For years the seeming connection between expanded ethanol production in the United States following the second Renewable Fuel Standard in 2007 and land-use changes, was put forward by biofuels opponents as a reason for ending the RFS.
More specifically, the case has been made that farmers have been tearing up native grasslands and destroying wildlife habitat to plant more corn to take advantage of the ethanol boom.
A recent study published in the American Journal of Agricultural Economics, however, finds that corn acreage and aggregate crop acreage are insensitive to local ethanol production and crop prices.
"On average, when ethanol production capacity within a county increase by 1%, then corn acreage in the county will only increase by 0.03% to 0.1% and the total crop acreage in the county will increase even less, by 0.02% to 0.03%," the study said. "This finding indicates that ethanol production's effect on local land-use change mainly occur at the intensive margin, that is, ethanol production increases corn acreage mainly via converting land originally under other crops to corn. Its effect on incentivizing a net increase in total cropland acreage is quite small.
"The study also shows that when corn price increases by 1%, however, corn acreage will increase by 0.18% to 0.29%. Total crop acreage has only negligible responsiveness to corn price. When aggregate crop price increases by 1%, then total crop acreage will increase by 0.07% to 0.08%. By comparing the responsiveness of land-use to local ethanol production with that to crop prices, we find that crop acreage is more sensitive to crop prices than to local ethanol production. Furthermore, we find that if crop prices are ignored in the analysis, then the land-use effect of ethanol production will be significantly overestimated."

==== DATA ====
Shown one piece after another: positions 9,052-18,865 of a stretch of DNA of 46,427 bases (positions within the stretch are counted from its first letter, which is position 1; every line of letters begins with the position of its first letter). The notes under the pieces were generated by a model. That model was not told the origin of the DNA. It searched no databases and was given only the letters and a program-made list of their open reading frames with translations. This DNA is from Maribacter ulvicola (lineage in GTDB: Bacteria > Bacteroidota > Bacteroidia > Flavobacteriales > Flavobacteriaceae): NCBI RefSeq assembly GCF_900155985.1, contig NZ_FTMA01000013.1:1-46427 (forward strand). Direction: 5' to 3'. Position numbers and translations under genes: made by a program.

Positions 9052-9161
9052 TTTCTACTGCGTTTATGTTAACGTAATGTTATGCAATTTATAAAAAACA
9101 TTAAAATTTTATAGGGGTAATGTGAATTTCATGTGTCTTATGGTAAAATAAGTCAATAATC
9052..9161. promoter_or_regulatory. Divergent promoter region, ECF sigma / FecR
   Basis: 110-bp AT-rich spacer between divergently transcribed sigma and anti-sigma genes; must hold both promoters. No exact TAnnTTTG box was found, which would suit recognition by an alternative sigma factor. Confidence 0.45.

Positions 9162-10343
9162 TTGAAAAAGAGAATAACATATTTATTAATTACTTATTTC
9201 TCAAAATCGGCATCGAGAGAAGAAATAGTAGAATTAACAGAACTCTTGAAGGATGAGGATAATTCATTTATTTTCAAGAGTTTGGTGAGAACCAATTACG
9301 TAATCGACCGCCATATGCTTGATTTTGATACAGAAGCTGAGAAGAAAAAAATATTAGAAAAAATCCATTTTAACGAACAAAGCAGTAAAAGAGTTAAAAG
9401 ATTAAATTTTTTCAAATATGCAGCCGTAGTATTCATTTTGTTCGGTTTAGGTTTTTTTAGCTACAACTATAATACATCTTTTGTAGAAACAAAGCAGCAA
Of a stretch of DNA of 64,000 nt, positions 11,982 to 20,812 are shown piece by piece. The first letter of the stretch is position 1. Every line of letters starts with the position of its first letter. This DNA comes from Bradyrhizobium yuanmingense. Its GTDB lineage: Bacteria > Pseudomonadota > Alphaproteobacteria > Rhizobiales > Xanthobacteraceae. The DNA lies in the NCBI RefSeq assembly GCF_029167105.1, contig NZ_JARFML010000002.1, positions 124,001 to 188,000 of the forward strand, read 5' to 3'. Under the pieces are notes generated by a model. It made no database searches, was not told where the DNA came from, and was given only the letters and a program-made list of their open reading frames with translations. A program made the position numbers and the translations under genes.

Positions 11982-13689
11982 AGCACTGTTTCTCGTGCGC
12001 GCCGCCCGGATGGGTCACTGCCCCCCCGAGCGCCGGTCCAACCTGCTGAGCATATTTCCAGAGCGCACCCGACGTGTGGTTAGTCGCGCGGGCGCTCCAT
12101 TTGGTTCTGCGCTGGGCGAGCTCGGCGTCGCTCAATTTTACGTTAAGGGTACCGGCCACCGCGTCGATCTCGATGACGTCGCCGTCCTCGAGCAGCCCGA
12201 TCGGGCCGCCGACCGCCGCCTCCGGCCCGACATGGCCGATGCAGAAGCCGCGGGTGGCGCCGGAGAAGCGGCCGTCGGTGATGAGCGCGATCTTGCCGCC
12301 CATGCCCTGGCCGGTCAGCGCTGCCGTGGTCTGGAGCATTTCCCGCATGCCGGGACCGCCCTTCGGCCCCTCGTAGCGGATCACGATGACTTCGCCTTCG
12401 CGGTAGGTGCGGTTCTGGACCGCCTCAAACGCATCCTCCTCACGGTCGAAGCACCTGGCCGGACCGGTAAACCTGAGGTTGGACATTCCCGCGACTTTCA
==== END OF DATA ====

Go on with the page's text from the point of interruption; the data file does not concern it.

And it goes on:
The study authors, Ruiqing Miao in the department of agricultural economics and rural sociology at Auburn University, and Yijia Li and Madhu Khanna in the department of agricultural and consumer economics at the University of Illinois, find that land-use effect of ethanol production between 2003 and 2014 was steady "whereas the effect of crop prices was transitory as crop prices were much more volatile than ethanol production. These findings show that the land-use effect of ethanol production was relatively steady over 2003 to 2014. For total crop acreage, about 7 million acres (2.8%) was increased due to crop price increase and additional 7 million acres was increased due to ethanol production increase."
Read the full analysis here: https://farmdocdaily.illinois.edu/…
Todd Neeley can be reached at firstname.lastname@example.org
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